Creativity is a natural extension of our enthusiasm.
Think about that. The things you are enthusiastic about, whether it’s sports, or cars, or computers, or music, are areas along the spectrum of creativity. Each of those areas also has a spectrum. Not from bad to good, but from practical to fantastical, or from simple to highly detailed. And the “talent” you possess in each of these areas ranges from unused to highly original. It doesn’t matter where you fall in the spectrum. Where ever you are, there are skills you were born with and skills you learn and skills that are your unique twist on something.
Few people can develop more than one or two areas of creativity. Those who cannot often interpret this as meaning they are not creative. Far too many people use a broad brush and abuse themselves by thinking this. They limit themselves and leave their creativity at the unused end of the spectrum. If you call yourself uncreative, change your way of thinking about creativity. Imagine what you could do if you leaned into your area of enthusiasm, your passion. Lean into your passion areas.
From Chaos to Creativity
At first, when you follow your passion, your creativity in that area is chaotic. You may be unfamiliar with the guidelines or the tools that help your creativity make the leaps from what you know to what you create. As you read more about it, watch videos about it, play with it, your creativity is gathering the tools that will help you make that leap. Learning is also on a spectrum, from very rapid to very slow. Neither is good nor bad.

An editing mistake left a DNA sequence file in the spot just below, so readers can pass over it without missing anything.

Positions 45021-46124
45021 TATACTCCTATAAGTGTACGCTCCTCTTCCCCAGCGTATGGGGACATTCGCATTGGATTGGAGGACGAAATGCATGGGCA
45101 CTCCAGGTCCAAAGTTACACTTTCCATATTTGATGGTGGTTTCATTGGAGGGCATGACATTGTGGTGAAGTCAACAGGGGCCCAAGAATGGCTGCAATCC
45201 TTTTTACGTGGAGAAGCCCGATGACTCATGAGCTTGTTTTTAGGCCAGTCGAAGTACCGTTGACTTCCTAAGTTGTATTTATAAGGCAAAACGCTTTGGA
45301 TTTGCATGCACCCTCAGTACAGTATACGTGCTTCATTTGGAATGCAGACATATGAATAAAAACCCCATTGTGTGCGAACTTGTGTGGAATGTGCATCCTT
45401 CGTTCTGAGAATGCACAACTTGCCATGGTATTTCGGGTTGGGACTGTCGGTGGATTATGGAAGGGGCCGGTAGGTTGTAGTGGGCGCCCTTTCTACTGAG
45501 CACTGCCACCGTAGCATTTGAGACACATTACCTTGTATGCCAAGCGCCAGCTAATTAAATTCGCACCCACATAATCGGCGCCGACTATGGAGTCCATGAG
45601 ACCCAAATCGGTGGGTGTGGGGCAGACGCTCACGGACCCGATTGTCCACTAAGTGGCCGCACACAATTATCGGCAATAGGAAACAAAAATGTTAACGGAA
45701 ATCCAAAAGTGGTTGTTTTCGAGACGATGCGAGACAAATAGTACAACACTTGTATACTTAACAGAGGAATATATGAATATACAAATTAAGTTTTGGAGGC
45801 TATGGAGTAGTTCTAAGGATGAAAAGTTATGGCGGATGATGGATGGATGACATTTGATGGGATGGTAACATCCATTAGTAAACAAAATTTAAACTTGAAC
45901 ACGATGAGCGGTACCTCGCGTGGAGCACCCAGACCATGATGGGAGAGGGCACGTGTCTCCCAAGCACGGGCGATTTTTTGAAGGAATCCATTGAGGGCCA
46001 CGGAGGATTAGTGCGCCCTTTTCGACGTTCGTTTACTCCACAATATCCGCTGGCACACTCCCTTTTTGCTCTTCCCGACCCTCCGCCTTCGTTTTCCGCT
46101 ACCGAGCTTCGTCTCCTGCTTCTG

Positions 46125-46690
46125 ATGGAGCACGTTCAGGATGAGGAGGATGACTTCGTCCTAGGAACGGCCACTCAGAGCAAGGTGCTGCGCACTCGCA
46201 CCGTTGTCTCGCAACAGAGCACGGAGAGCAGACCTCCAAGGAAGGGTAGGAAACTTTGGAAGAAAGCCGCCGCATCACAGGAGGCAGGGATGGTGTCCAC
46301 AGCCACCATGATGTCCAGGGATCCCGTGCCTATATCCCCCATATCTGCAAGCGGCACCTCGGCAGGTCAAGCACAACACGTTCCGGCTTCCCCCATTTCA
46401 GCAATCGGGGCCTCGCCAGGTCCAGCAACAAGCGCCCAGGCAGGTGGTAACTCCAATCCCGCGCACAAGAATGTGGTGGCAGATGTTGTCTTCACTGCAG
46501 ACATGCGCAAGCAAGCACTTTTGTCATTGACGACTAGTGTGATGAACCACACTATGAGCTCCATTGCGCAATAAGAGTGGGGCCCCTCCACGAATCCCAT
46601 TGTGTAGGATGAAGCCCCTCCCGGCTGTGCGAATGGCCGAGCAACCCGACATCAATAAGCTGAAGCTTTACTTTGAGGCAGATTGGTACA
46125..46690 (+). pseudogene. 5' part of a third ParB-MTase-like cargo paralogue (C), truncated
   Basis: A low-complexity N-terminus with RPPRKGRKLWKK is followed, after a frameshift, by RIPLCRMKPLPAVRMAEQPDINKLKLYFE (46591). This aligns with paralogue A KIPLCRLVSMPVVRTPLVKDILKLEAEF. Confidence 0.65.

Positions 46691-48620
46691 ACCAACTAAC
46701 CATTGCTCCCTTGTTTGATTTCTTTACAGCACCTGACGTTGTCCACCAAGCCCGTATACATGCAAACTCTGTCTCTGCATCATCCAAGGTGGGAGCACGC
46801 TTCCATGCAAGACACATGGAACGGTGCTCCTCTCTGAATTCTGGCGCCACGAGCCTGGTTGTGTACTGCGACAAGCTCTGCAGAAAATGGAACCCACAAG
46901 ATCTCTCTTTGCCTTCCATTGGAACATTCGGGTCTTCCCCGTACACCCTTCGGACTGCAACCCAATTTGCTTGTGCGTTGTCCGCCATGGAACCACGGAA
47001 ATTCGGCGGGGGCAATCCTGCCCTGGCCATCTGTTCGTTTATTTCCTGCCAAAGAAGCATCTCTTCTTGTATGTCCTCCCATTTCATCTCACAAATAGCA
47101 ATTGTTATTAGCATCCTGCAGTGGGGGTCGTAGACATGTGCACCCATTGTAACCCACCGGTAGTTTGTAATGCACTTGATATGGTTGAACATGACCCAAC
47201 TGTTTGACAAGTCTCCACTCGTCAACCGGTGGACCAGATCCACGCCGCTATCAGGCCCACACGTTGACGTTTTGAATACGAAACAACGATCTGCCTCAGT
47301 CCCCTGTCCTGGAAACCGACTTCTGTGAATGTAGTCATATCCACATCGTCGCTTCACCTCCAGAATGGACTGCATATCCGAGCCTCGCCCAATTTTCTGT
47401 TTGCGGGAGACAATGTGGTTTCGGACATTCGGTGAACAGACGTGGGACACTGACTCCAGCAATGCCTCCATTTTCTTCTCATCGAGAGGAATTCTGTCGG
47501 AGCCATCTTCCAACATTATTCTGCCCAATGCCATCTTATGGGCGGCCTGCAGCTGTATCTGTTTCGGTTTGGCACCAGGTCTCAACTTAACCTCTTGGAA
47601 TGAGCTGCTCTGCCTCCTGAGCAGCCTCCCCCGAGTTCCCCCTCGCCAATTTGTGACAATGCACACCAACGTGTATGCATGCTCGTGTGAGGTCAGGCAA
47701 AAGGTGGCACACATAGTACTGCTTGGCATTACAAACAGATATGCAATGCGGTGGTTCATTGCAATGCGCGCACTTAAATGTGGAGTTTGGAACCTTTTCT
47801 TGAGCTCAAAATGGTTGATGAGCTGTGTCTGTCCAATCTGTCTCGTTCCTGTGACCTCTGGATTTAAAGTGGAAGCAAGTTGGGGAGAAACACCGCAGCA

There is another interpretation of from chaos to creativity. There are some that believe chaos causes creativity as we humans crave an order we can understand. Perhaps that is yet another spectrum for us.
Open Yourself to Creativity
If there are only two things you take from this, I hope you broaden your definition of creativity in all its aspects and get rid of the idea of good and bad ideas or creations. Your creative output or the creation of another may not be to your taste or expectations, but that does not mean it isn’t an expression of creativity.
If creativity is an extension of your enthusiasm, what are you enthusiastic about?
Alberta Jones, was making her mark in Louisville, Kentucky in the 1960s. She was an African American equal rights trailblazer and the city’s first female and black prosecuting attorney. Then, on August 5, 1965, she was brutally murdered. Her case remains unsolved.
Alberta Odell Jones was born in Louisville, Kentucky, November 12, 1939 to Sarah (Sadie) Frances Crawford and Odell Jones. They lived in the West End of Louisville, a predominantly black community.
She had a brother, Calvin. Her sister, Lutisha, (“Flora” Shanklin) was five years and nine months her junior. Flora says of her sister, “She was my second mom.”
She attended Central High School. Her sister reported that Alberta and her best friend had plans to become medical doctors. They visited the local hospital together. That’s where Alberta fainted at the sight of blood. She didn’t think anyone who fainted at the sight of blood could be a doctor. So she went to law school.
She attended the Louisville Municipal College for Negroes. When LMCN merged with the newly integrated University of Louisville in 1951, she became the first African American to attend U of L. She earned her bachelor’s degree, third in her class at U of L. Then she went to Howard University School of Law in Washington D.C.
In 1958, she graduated fourth out of 70 in her class at Howard University. The following year, she became the first, or one of the first, females of any race to pass the Kentucky bar.